Belly buttons can be sexy, but they can also be prime real estate for bacterial colonies. Scientists at the Belly Button Biodiversity project want you to take notice of your belly button, particularly the microbes that may be waiting to move in. Belly button bacteria represents important advances in divergent evolution.
Divergent personal hygiene, in the name of science
The Washington Post describes the human navel as a “bacterial nature reserve.” Through DNA analysis of undercover microbes conducted by Belly Button Biodiversity team leaders doctors Jiri Hulcr of North Carolina State University and Noah Fierer of the University of Colorado, we may be closer to understanding the hidden world.
“Each person’s microbial jungle is so rich, colorful and dynamic that in all likelihood, your body hosts species that no scientist has ever studied,” says the Belly Button Biodiversity website. “It is time, then, to explore.”
Cleaning habits – or lack thereof – have made amazing discoveries possible. As few people wash their belly buttons with soap, the chance for microbial growth increases. Hulcr suggests there may be links between belly button bacteria and microbes that have previously only been found on the deep ocean floor. This opens entirely new avenues of inquiry within the study of divergent evolution, “the accumulation of differences between groups which can lead to the formation of new species,” according to Wikipedia.
Reading the DNA barcode
Since April 2011, the Belly Button Biodiversity project has analyzed belly button bacteria by sequencing the gene for 16S ribosomal RNA, a “DNA barcode” used in studying bacterial evolutionary relationships. Of the 95 subject samples that have been processed so far, more than 1,400 bacterial strains have been detected. Of those, 662 microbial strains meet no known family of classification, suggesting new scientific finds.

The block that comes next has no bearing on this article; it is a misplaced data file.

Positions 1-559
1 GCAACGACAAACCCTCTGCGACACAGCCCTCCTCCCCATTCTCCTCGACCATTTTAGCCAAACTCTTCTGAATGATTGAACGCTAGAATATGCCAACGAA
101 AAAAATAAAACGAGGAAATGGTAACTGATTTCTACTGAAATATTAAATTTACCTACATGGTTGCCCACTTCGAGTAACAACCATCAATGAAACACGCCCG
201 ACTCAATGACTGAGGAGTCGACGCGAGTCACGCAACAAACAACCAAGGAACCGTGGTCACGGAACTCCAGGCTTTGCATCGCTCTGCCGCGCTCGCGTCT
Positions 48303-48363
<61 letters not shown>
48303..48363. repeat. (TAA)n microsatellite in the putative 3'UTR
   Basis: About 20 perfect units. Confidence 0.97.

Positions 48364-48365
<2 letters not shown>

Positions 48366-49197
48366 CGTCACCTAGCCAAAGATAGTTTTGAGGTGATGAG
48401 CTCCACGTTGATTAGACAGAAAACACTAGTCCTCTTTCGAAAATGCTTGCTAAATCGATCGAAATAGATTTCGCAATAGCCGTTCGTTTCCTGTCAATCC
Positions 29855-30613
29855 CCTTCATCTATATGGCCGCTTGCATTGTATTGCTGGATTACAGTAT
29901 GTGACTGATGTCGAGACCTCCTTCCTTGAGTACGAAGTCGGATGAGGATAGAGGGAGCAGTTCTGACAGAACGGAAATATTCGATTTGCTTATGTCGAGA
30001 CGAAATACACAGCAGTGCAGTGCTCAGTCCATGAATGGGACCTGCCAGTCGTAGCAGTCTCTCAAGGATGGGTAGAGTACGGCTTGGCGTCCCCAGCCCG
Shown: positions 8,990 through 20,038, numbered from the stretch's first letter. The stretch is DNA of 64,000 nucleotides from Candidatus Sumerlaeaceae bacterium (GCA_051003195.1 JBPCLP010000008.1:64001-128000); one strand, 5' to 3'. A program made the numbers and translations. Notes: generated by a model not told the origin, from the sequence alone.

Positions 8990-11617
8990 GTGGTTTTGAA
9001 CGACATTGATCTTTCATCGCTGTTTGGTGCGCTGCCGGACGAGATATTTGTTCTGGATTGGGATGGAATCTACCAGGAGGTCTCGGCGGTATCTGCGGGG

“We’re probably the only ones studying human belly buttons on such a large scale,” admits Hulcr.
Innie, outie, tomato, to-mah-to
Even though “outies” are rare among belly buttons, the microbial tenants tend to be the same, claim Hulcr and Fierer. Hairy navels collect more lint, dead skin, fat, sweat and dust, all of which contribute to microbial diversity. Navel melanoma is even possible. In a more subjective portion of the BBB study, the “ideal female belly button” is small and T-shaped. Outies and odd, horizontal shapes were considered less attractive by study organizers and participants.
A whole new world of belly button ecology
We know very little about what’s happening in our navels, says Hulcr, who compares the “a-ha” moments of the study to what it must have been like when explorers encountered African big game for the first time. Through a lack of direct involvement – by not using soap in the navel – humans are allowing new bacterial strains to take hold and flourish, says Rob Dunn, author of the book “The Wild Life of Our Bodies.”
Belly Button Biodiversity: http://www.wildlifeofyourbody.org/?page_id=201
Divergent evolution Wiki: http://en.wikipedia.org/wiki/Divergent_evolution
‘In search of the ideal female umbilicus’: http://www.ncbi.nlm.nih.gov/pubmed/10627008
‘The nature of navel fluff’: http://www.ncbi.nlm.nih.gov/pubmed/19231087
Washington Post: http://wapo.st/ixYj8E
‘The Wild Life of Our Bodies’: http://www.amazon.com/Wild-Life-Our-Bodies-Predators/dp/006180648X
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